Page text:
La La Land
LA LA LAND is the image that came to me when I was asked to participate in ‘The Art of Loss’ show. The painting depicts someone (maybe me) departing this world and being surrounded by all the wonderful things and pets & people that are loved and important to us when we leave this life and venture into the unknown. A fantasy.
“Too erotic!” “Too exotic!” That’s how Vancouver City officials viewed Rose Ann Janzen’s work in 1984. They ordered the painting in question removed from a City Hall Public Exhibition of British Columbia Artists. Art critic Max Wyman, among others, rallied in support of Rose Ann but to no avail. The painting remained “banned from City Hall.” RA Janzen Studio in Roberts Creek
Although mainly self-taught, RoseAnn has studied art in the Netherlands, at the Banff School of Fine Arts and at the University of British Columbia. Whether exploring the medinas of Morocco, trekking through the jungles of Costa Rica or sailing the South Pacific, she is the irrepressible traveler, never without sketch book in hand. View opposite is of her Studio/Gallery in Roberts Creek on the beautiful Sunshine Coast of British Columbia.
RoseAnn’s paintings can be viewed at the Dr. Vigari Gallery on Commercial Drive in Vancouver, The Gibsons Public Art Gallery in Lower Gibsons, Eco Freako in Roberts Creek, at the Coastal Art Gallery in Sechelt and at her studio by appointment.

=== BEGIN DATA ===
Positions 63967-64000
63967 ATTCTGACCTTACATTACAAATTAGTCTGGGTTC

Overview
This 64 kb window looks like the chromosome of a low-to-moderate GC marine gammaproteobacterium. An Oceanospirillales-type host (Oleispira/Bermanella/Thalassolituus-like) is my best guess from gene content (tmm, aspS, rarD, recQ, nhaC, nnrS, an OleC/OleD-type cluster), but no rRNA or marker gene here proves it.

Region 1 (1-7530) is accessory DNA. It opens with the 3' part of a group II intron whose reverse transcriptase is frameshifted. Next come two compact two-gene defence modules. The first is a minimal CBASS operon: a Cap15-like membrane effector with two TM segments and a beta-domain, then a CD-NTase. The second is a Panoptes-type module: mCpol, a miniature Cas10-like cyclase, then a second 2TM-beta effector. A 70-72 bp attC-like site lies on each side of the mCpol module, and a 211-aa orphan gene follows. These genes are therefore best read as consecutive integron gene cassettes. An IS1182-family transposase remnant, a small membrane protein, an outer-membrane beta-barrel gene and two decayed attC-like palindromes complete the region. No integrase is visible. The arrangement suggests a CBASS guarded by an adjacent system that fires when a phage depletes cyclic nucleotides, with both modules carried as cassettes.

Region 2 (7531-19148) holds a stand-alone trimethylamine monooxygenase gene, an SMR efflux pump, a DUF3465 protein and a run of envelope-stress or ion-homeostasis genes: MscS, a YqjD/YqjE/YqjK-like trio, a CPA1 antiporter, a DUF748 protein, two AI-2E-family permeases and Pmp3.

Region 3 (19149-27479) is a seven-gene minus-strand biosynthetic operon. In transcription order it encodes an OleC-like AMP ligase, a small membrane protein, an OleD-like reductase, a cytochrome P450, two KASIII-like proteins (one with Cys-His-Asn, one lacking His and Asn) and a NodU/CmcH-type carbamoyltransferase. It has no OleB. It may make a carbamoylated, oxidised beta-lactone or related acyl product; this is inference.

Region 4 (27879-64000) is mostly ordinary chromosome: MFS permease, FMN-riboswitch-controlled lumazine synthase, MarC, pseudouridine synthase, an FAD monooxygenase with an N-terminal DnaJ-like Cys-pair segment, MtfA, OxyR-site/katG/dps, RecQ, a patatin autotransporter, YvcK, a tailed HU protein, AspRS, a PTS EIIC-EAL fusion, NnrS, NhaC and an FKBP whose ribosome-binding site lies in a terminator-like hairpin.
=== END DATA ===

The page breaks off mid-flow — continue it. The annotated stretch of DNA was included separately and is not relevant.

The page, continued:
My work has recently brought together a love of exploring calligraphic marks and natural dyed textiles. Here I have chosen the phrase “And my life is blessed” as a way to respond to the experience of loss. There is gratitude for the life of the friend/relative as we mourn them and thoughts naturally arise as to the preciousness of this one life we each have- with all its challenges but also its simple and tender blessings. “And my life is blessed” has become a wonderful way to find balance at times of struggle & lack.
Trisha Joel has been working in fibre art for over 20 years and has had work exhibited on the Sunshine Coast and in the Lower Mainland. Her work is currently available through FibreWorks Gallery in Pender Harbour and the Craft Connection in Nelson, BC. She is a member of the Sunshine Coast Artists’ Coop and the local chapter of the Surface Design Association.
Carol La Fave
After all this time
After all this time…. I still miss you every day.
I believe that love lives on forever.